Florida

I found myself chatting online this morning with an old friend from my New York studio days. I was dismayed to learn that he’d moved to Florida.

I’ve never seen the appeal, I must confess, of the “Sunshine State”. It’s always seemed to me a tacky and unserious place — like southern California without the redeeming qualities. It’s also depressingly flat; the highest point, if memory serves, is a paltry 145′ above sea level (it may even have subsided a bit since I last checked that figure, which was decades ago).

Worst of all, though, is the climate: an oppressive combination of heat and stupidity.

If you added it all together, I’ve probably spent a couple of months down there. As far as I’m concerned, that’s a lifetime quota and then some.

I realize this is a harsh review, and there may be those of you out there who love the place. No hard feelings, I hope — you have my blessing, and I can promise you I won’t be adding to the crowds.

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10 Comments

  1. Whitewall says

    I know what you mean about Fl. My younger brother has a new place in the Cocoa Beach area and loves it…just not in the summer. So he travels in his motor coach back to NC where normal people live. He just left my house on his way to the NC mountains. He and those like him are welcome to that lifestyle.

    Posted June 30, 2017 at 11:53 am | Permalink
  2. Jacob Silver says

    Have you tried going to the parts of Florida with other Jews? Miami Beach is anything but what you describe. The majority of the state; however, is rural and typical southern which is not something I would enjoy either.

    Posted June 30, 2017 at 12:11 pm | Permalink
  3. Malcolm says

    “Other” Jews?

    Posted June 30, 2017 at 12:25 pm | Permalink
  4. Jacob Silver says

    You’re not Jewish?

    Well, nobody’s perfect.

    Posted June 30, 2017 at 12:58 pm | Permalink
  5. Joe Skonue says

    Greater Seattle is far dryer than monsoon rain Florida.

    Calling Florida “The Sunshine State” is one of the great propaganda jobs of states’ promotion.

    Posted June 30, 2017 at 4:28 pm | Permalink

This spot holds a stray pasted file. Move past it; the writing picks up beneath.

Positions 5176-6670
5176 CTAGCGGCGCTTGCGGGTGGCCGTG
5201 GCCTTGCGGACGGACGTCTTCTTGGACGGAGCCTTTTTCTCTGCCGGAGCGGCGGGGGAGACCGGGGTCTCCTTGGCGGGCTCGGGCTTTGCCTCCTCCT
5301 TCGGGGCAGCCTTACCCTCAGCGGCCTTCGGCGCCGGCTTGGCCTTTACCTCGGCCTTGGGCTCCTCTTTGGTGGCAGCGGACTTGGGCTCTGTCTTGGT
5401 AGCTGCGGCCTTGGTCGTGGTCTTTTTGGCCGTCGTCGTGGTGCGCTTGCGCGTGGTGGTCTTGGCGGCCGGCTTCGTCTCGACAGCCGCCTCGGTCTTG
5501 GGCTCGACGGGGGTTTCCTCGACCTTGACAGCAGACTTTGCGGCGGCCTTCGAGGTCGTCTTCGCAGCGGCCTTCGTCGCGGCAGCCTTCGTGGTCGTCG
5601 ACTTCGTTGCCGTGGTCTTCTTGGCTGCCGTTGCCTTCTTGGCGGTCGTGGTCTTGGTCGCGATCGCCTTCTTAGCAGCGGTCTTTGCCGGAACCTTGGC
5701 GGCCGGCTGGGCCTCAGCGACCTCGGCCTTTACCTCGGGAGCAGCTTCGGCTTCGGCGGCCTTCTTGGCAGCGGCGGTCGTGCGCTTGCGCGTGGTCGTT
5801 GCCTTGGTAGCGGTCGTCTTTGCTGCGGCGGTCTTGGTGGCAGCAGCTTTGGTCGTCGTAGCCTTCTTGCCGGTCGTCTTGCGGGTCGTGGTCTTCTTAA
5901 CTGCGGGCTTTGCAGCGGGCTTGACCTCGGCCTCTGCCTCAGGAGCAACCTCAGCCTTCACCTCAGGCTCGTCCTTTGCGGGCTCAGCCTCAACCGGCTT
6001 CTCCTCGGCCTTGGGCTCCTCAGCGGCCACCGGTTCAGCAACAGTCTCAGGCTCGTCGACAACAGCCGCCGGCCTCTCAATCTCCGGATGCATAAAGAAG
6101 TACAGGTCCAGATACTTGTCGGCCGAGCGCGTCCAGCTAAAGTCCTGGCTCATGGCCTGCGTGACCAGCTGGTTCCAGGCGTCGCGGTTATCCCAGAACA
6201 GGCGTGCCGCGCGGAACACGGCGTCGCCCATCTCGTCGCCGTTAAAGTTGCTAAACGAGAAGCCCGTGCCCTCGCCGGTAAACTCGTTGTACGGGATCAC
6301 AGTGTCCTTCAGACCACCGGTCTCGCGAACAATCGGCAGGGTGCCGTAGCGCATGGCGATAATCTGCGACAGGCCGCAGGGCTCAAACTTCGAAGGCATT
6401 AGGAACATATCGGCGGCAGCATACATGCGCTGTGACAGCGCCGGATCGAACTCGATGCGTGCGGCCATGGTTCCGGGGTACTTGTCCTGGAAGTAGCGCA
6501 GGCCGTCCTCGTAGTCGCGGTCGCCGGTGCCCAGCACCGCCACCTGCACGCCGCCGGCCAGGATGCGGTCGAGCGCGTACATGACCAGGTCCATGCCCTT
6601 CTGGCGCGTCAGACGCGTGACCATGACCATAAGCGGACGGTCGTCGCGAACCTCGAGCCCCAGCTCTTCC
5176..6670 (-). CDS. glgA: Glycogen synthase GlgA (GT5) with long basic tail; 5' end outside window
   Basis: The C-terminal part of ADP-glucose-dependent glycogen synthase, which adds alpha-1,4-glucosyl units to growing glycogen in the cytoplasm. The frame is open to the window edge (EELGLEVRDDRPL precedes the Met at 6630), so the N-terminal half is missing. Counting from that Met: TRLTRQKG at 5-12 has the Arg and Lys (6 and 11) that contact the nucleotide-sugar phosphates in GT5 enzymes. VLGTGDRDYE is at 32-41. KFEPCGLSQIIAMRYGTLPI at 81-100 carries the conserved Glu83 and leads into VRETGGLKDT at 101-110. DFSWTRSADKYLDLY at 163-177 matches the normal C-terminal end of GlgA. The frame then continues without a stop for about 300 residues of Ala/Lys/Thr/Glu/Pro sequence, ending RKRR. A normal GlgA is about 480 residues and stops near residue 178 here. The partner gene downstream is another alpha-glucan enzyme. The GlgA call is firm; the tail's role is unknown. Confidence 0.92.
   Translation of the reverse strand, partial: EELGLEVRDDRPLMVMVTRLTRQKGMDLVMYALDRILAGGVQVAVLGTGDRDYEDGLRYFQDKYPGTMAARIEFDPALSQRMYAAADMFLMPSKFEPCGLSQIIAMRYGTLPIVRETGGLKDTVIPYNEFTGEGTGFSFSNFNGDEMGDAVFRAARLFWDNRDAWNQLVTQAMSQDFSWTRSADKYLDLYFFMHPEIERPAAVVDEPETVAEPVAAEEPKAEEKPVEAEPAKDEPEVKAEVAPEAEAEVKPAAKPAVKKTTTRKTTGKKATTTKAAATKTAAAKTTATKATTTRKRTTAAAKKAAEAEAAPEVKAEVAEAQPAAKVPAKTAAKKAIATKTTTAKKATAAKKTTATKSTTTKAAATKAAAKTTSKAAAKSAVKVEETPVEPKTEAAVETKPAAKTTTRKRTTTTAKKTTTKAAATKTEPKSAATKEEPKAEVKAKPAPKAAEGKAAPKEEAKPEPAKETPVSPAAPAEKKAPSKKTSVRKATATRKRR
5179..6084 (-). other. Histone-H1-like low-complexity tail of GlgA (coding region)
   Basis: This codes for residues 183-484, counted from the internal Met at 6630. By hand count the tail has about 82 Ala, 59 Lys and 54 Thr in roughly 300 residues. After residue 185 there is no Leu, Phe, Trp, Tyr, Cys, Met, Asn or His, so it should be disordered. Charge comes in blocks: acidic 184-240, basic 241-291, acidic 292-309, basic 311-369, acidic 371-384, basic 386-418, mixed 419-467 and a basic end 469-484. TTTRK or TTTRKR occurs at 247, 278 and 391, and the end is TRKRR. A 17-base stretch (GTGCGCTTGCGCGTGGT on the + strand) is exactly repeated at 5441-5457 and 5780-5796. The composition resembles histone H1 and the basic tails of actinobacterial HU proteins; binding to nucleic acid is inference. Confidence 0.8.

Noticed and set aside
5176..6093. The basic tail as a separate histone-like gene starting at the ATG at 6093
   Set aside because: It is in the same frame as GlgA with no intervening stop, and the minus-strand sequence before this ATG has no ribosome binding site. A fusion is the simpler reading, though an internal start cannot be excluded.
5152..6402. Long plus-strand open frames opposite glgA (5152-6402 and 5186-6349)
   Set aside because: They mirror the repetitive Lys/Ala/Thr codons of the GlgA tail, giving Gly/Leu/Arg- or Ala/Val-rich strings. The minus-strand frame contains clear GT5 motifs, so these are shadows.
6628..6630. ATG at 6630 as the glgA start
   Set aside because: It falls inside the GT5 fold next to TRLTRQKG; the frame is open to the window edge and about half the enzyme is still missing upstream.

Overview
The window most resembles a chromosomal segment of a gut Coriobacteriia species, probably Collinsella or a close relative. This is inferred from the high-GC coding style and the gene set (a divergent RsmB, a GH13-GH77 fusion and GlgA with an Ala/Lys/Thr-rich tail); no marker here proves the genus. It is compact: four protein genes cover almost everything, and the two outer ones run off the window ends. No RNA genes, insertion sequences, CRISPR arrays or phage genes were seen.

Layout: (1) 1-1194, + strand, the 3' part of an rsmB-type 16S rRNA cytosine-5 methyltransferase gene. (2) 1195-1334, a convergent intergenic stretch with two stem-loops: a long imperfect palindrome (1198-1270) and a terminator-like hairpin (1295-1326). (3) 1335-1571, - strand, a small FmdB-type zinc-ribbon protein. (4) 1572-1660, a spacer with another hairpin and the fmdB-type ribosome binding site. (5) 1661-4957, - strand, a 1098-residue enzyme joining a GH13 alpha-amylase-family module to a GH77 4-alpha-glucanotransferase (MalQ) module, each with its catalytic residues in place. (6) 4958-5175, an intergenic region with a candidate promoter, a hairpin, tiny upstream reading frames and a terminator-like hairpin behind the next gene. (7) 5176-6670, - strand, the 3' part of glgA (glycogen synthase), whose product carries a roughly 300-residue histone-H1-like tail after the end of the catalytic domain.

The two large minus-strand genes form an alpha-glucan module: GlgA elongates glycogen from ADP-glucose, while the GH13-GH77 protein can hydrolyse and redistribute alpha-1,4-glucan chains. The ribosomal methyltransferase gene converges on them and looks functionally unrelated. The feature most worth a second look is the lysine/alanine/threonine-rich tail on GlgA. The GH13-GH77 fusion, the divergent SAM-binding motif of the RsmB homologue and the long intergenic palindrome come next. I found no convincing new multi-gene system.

6. the one eyed man says

    Many years ago when you were in Florida, you correctly noted that the highest point on the Florida peninsula is 312 feet above sea level.

    You also mentioned that you saw a Chinese restaurant named House of Leon, and speculated that no decent Chinese restaurant could ever have that name.

    As someone who has been to more trade shows in Orlando than he cares to recall, I hope I never see Florida again. Like Texas, in order to get there I would have to go East until I smelled it, and South until I stepped in it.

    Posted July 1, 2017 at 5:11 pm | Permalink
  7. Malcolm says

    Peter,

    I don’t know how you remember these things. Words and data I remember well, but when it comes to personal stuff, I can barely even remember having had a childhood.

    I’ve gone and checked. I had the ’45’ part right, but the actual altitude is 345 feet, not 145. (312 is just the highest point on the actual peninsula.)

    Posted July 1, 2017 at 10:04 pm | Permalink
  8. Five Daarstens says

    I don’t comment here often, but I have to disagree some. BTW, I am a native New Yorker. My Dad lives near Stuart, FL, and I have to say, it’s pretty neat. Cheaper living, better recreation, a beer cost $3.50 in a bar. There are many other cool small towns north of Miami on the East Coast.
    Does it have high culture, of course not, but two years ago I went to a free concert in Stuart by a Doors cover band, There were only about 200 people there and the concert was great. Can you do that in New York?

    Posted July 2, 2017 at 12:08 am | Permalink
  9. Malcolm says

    FD,

    I knew when I posted this that I was painting with a broad brush, and expected some indignant responses.

    I’m sure that that there must be many places in Florida that are well-liked by the people who live there. Think of this post as nothing more than something like “I don’t like spinach”.

    Posted July 2, 2017 at 12:39 pm | Permalink
  10. Bluefin Tuna says

    My grandfather and late grandmother made the usual migration after retirement, but returned a few years later to brave the Northern cold, finding their fellow Snowbirds intolerable. “All they ever talk about down there is their dogs, their illnesses, and their Social Security!”. If Massachusetts vacuums up a disproportionate share of the nation’s academically gifted, Florida seems its opposite- a magnet for the un-reflective of all ages. (But perhaps I’m unfairly biased against the Sunshine State, said sunshine being responsible for the most excruciating sunburn of my entire life).

    Posted July 5, 2017 at 5:02 pm | Permalink